US 6647061 B1
A transcoder architecture that provides the lowest possible complexity with a small error, e.g., for converting an MPEG-2 bitstream into an MPEG-4 bitstream. The transcoder reads header information from an input bitstream and provides a corresponding header in the new format for the output bitstream. In one embodiment, a low complexity front-to-back transcoder (with B frames disabled) avoids the need for motion compensation processing. In another embodiment, a transcoder architecture that minimizes drift error (with B frames enabled) is provided. In another embodiment, a size transcoder (with B frames enabled) is provided, e.g., to convert a bitstream of ITU-R 601 interlaced video coding with MPEG-2 MP@ML into a simple profile MPEG-4 bitstream which contains SIF progressive video suitable for a streaming video application. For spatial downscaling of field-mode DCT blocks, vertical and horizontal downscaling techniques are combined to use sparse matrixes to reduce computations.
1. A method for transcoding a pre-compressed input bitstream that is provided in a first video coding format, comprising the steps of:
recovering header information of the input bitstream;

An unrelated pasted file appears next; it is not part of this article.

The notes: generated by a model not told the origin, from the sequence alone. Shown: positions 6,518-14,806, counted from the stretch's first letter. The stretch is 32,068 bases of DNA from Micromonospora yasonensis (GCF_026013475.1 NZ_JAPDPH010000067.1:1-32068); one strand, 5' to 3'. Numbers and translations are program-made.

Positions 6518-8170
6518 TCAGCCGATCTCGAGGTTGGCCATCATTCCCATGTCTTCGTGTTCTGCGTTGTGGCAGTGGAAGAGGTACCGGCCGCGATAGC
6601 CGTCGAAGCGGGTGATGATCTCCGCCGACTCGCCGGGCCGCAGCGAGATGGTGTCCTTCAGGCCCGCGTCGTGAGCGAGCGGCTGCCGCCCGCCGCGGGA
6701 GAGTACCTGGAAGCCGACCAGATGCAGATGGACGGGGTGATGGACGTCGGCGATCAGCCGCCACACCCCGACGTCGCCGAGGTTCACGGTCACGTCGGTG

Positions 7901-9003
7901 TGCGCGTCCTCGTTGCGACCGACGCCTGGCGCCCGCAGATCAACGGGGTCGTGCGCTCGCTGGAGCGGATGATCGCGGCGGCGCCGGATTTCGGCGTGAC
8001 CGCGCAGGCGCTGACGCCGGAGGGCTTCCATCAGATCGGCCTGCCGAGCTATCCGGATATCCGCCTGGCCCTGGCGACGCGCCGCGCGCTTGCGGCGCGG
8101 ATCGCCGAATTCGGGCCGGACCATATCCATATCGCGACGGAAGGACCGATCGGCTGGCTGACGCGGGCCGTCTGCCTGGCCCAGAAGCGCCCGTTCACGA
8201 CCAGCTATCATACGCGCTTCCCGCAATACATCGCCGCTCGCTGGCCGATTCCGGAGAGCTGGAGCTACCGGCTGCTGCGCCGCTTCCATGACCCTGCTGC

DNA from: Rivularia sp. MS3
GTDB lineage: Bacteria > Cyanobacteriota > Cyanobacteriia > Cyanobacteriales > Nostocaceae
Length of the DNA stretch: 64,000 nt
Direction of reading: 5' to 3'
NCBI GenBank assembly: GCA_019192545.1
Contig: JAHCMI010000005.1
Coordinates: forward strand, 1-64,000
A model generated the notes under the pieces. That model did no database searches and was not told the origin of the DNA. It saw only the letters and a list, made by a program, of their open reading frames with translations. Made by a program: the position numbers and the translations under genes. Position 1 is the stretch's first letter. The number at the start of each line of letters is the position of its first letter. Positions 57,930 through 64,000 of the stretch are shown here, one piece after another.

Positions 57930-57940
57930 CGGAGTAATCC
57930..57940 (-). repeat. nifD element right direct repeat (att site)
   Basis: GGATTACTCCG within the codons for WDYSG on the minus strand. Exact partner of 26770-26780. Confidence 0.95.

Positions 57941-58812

providing corresponding header information in a second, different video coding format;
partially decompressing the input bitstream to provide partially decompressed data; and
re-compressing the partially decompressed data in accordance with the header information in the second format to provide an output bitstream wherein the first video coding format comprises MPEG-2 Main Profile at Main Level; and the second video coding format comprises an MPEG-4 bitstream with Standard Intermediate Format (SIF) progressive video.
2. The method of
the first and second video coding formats comprise an MPEG-2 format and an MPEG-4 format, respectively.
3. The method of
the partially decompressed data comprises motion vectors and Discrete Cosine Transform (DCT) coefficients; and
the second format comprises at least one of a new mode decision, AC/DC prediction, and motion compensation.
4. The method of
at least one look-up table is used to provide the corresponding header information in the second video coding format.
5. The method of